Looking for more information on getting started in the telephony business? This article is from the PHONE+ Fact Book, The Telecom Agent’s Go-To Guide. This compilation of advice, tutorials, glossaries and best practices from the editors of PHONE+ and other contributors provides basic information on how to become an agent and how to build a business. To download your free copy, click here.
1. Clarify your expectations. Define what you’re looking for before you start your search. Are you willing to provide on-the-job training or do you want the employee to be qualified from the start? Are you seeking a creative thinker? Do you want to hire a self-manager? For salespeople, look for people who already have telecom training —with so many carrier layoffs, the talent pool is flooded with former direct salespeople with recent carrier training. For support staff, look for someone with a customer service background. They are likely to be more detail-oriented and have better project management skills.
2. Get social. Instead of purchasing a costly want ad, enlist the help of your peers and colleagues. Your future employees could be part of a network you already trust, such as a trade organization, the local chamber of commerce, a church group or a rotary club. Utilize social networking sites, such as LinkedIn or Facebook, and unconventional job boards like craigslist.
3.Tap into experience. What a potential employee has done in the past will give you clues about how they’ll perform in the future. When interviewing, ask open-ended questions that force the respondents to specify details about handing difficult situations at work, working in groups or whatever situational experience interests you. Keep in mind that a lack of experience isn’t always a bad thing — some managers recommend hiring people fresh out of college who are eager to learn and succeed.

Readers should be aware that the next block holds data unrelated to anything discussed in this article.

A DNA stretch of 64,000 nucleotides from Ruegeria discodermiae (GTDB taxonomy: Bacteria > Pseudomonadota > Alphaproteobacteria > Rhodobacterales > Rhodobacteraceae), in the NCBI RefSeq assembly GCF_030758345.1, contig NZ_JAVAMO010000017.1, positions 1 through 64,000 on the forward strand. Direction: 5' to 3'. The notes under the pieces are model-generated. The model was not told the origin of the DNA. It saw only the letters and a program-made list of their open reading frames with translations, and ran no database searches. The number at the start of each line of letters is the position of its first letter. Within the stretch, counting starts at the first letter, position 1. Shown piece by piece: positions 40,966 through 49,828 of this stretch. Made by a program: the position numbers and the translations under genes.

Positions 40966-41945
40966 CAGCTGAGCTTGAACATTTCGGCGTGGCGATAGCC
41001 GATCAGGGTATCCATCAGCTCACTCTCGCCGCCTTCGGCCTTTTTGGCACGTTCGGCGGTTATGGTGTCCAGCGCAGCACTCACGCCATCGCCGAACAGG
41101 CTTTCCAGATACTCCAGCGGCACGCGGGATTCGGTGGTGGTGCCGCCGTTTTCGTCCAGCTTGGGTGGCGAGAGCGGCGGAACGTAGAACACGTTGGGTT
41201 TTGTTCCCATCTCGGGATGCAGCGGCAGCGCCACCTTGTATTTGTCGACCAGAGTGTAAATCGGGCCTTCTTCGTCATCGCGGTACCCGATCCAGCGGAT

4. Repeat interviews. Always have more than one interview with a prospective employee. And in small shops, such as independent agencies, have the prospect interview with everyone in the company. Different people will ask different questions, yielding a wider knowledge base about the potential employee. Impressions should not only be good, but also consistent.
5. Screen your suspects. Require that applicants provide references and follow through on checking them. You will most likely want to perform a background check as well as a credit check, especially if the person will be working with money, to avoid those with claims of fraud or embezzlement against them. Credit bureaus and pre-employment screening services can help with these tasks for a nominal fee.
6. Make introductions. Specify an introductory period, like 90 days, for example, when making an employment offer. This period will benefit both the new employee and employer. The new employee’s benefits and vacation should be suspended until the trial is over.
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November 13 2019 @ 17:15:01 UTC